Preliminary evidence has demonstrated the benefits of targeting self-compassion in the treatment of posttraumatic stress disorder (PTSD). However, survivors of childhood maltreatment may present with unique challenges that compromise the effectiveness of these and other PTSD treatments. Specifically, childhood maltreatment victims often exhibit a marked fear and active resistance of self-kindness and warmth (i.e., fear of self-compassion). Victims may also attempt to control distressing internal experiences in a way that hinders engagement in value-based actions (i.e., psychological inflexibility). Research suggests that psychological inflexibility exacerbates the negative effects of fear of self-compassion. The present study expanded on previous research by examining the relations among childhood maltreatment, fear of self-compassion, psychological inflexibility, and PTSD symptom severity in 288 college women. As expected, moderate to severe levels of childhood maltreatment were associated with greater fear of self-compassion, psychological inflexibility, and PTSD symptom severity compared to minimal or no childhood maltreatment. A mediation analysis showed that childhood maltreatment had a significant indirect effect on PTSD symptom severity via fear of self-compassion, although a conditional process analysis did not support psychological inflexibility as a moderator of this indirect effect. A post hoc multiple mediator analysis showed a significant indirect effect of childhood maltreatment on PTSD symptom severity via psychological inflexibility, but not fear of self-compassion. These findings highlight the importance of addressing fear of self-compassion and psychological inflexibility as barriers to treatment for female survivors of childhood maltreatment.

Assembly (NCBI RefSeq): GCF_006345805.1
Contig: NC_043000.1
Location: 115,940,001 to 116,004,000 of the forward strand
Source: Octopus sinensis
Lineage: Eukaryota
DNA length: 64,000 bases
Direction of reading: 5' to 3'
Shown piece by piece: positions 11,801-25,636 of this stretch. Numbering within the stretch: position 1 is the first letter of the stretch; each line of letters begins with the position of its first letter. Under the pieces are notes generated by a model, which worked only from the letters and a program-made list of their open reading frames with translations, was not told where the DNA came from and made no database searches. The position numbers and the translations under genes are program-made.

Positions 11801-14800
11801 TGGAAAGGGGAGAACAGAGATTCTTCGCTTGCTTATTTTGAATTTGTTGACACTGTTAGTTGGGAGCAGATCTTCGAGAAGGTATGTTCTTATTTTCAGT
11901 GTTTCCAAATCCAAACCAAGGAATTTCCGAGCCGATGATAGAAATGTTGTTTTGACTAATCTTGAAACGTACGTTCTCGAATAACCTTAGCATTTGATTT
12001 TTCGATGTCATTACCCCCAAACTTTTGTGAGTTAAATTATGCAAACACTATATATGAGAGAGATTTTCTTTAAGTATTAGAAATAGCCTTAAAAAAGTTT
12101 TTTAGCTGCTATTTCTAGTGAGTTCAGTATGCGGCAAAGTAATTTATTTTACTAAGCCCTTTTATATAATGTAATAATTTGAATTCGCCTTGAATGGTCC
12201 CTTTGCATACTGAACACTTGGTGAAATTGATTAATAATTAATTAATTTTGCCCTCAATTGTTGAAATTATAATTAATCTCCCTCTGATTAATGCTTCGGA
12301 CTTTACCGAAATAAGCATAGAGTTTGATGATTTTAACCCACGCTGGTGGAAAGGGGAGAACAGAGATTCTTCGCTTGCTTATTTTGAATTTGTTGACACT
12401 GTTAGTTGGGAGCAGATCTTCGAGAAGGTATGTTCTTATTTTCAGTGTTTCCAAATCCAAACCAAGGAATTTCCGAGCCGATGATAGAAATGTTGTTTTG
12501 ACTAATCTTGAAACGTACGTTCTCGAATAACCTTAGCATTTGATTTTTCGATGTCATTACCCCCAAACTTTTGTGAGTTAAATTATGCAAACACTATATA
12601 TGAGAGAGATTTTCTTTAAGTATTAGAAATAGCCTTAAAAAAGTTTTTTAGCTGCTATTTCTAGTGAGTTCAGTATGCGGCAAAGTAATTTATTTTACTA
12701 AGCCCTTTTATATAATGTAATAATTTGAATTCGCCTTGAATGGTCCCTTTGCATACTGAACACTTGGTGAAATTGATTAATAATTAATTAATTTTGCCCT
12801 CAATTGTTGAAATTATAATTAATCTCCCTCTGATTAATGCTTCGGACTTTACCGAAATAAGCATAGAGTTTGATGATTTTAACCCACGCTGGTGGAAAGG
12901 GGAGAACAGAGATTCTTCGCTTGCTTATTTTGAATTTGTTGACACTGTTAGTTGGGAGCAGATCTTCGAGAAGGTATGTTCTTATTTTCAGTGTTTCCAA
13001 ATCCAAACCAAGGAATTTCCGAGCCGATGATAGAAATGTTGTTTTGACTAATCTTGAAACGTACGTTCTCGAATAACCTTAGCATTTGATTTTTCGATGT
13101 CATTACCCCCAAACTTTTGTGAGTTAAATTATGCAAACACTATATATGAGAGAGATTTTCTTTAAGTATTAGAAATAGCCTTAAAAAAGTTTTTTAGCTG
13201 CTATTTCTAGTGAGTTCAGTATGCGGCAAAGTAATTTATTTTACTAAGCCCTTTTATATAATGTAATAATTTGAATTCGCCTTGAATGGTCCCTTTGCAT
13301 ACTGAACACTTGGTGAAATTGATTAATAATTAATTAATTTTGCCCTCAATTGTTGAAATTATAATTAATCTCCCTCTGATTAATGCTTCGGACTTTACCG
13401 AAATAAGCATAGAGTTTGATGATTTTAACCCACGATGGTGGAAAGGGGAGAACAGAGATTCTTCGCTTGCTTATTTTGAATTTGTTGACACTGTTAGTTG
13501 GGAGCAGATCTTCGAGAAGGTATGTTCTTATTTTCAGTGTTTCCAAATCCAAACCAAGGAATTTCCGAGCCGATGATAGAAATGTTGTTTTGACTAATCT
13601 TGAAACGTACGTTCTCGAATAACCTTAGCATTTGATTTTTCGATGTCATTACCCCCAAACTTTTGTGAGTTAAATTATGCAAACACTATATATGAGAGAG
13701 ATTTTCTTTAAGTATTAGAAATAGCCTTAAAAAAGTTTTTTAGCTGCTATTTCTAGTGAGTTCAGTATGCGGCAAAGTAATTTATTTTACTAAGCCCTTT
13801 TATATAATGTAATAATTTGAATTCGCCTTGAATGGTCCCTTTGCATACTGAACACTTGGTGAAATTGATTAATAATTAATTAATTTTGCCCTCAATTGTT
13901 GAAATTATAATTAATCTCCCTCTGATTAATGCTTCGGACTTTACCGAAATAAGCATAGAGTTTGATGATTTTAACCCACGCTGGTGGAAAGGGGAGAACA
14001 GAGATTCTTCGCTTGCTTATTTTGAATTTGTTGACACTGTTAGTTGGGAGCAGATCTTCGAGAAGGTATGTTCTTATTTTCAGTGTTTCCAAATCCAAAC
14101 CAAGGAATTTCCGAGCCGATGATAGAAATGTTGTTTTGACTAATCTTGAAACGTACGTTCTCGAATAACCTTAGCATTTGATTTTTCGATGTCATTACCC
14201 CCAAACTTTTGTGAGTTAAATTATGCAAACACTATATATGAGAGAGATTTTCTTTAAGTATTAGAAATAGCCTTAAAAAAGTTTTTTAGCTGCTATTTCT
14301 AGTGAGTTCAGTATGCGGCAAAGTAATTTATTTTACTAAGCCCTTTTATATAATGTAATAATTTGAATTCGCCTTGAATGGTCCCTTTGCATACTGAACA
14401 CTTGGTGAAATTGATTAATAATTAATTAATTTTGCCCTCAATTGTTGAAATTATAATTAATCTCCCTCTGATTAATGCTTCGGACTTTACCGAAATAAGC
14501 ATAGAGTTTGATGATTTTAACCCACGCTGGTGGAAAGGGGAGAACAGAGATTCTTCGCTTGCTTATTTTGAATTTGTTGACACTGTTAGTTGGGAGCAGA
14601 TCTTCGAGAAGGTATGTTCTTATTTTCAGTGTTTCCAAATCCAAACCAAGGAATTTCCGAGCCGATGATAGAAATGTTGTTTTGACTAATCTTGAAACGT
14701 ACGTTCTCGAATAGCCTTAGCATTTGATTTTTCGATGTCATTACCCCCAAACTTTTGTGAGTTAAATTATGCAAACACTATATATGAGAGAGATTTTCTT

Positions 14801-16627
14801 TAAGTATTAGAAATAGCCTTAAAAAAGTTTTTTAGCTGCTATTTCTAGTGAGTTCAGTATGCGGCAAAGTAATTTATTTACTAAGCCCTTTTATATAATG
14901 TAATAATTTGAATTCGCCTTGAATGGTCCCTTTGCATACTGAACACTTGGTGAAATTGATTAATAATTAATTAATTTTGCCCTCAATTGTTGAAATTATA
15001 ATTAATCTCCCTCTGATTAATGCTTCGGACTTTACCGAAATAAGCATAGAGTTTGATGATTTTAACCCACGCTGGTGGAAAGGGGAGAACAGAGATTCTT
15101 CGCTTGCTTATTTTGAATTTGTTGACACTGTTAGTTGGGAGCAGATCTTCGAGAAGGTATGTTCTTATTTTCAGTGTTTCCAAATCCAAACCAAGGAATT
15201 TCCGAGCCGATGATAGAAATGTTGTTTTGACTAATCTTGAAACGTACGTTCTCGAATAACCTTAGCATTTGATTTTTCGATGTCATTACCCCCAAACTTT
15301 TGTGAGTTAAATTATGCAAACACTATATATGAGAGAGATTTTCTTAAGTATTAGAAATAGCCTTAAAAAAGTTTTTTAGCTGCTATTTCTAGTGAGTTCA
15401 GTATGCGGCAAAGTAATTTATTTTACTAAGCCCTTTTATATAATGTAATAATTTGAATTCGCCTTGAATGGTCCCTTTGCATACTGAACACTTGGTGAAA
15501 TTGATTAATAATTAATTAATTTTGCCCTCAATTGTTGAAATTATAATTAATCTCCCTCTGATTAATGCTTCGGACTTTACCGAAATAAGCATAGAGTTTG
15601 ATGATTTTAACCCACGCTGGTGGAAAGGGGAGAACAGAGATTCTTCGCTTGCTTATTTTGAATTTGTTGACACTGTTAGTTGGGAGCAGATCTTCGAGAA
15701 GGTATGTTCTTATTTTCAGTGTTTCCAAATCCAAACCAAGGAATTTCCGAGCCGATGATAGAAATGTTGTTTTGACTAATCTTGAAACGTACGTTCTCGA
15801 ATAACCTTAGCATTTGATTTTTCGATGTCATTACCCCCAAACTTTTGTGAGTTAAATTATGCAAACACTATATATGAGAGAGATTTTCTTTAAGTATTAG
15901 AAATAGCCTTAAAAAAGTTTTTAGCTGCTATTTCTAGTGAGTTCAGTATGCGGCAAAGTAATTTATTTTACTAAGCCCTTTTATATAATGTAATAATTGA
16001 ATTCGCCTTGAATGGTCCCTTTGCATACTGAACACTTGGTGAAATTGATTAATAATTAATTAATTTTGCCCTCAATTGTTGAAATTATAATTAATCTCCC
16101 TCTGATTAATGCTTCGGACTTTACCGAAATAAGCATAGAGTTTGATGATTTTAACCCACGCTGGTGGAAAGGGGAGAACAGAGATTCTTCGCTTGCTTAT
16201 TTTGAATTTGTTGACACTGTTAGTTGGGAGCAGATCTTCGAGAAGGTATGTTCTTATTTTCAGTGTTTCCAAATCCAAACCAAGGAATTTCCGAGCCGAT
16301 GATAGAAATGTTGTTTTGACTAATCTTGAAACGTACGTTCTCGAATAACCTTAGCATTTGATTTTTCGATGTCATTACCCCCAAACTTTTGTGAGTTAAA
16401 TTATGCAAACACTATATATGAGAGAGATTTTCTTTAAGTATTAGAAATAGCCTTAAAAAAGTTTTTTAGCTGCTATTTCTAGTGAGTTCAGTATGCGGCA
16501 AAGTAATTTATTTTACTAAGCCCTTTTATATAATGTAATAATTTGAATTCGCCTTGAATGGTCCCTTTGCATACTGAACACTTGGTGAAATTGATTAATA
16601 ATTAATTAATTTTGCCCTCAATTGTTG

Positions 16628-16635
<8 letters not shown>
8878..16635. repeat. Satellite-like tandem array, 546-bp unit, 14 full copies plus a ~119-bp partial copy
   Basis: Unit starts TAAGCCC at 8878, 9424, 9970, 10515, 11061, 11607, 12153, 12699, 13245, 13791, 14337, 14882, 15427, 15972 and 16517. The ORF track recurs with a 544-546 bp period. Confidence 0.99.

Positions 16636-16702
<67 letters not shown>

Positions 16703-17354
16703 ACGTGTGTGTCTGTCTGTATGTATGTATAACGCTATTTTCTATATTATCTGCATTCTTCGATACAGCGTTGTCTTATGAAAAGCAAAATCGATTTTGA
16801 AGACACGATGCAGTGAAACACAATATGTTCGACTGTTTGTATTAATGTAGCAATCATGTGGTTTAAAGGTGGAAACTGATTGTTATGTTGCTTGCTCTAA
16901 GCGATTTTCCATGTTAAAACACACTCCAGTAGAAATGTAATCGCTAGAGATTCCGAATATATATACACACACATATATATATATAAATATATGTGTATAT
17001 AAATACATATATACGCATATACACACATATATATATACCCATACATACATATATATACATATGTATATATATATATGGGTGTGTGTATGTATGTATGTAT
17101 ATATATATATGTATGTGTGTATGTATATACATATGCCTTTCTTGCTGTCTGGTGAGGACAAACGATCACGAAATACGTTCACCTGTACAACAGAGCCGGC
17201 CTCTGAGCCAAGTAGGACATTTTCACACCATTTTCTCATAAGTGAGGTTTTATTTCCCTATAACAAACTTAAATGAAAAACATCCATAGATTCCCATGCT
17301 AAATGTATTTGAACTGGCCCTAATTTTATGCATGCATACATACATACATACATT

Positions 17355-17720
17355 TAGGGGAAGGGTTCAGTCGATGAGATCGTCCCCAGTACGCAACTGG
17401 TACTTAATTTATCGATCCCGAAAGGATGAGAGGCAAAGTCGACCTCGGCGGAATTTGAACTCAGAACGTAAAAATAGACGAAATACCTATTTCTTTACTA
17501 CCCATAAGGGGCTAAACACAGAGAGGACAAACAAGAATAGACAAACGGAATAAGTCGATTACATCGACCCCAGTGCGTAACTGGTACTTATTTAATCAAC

Keywords: Childhood maltreatment; Conditional process analysis; Fear of self-compassion; PTSD; Psychological inflexibility.
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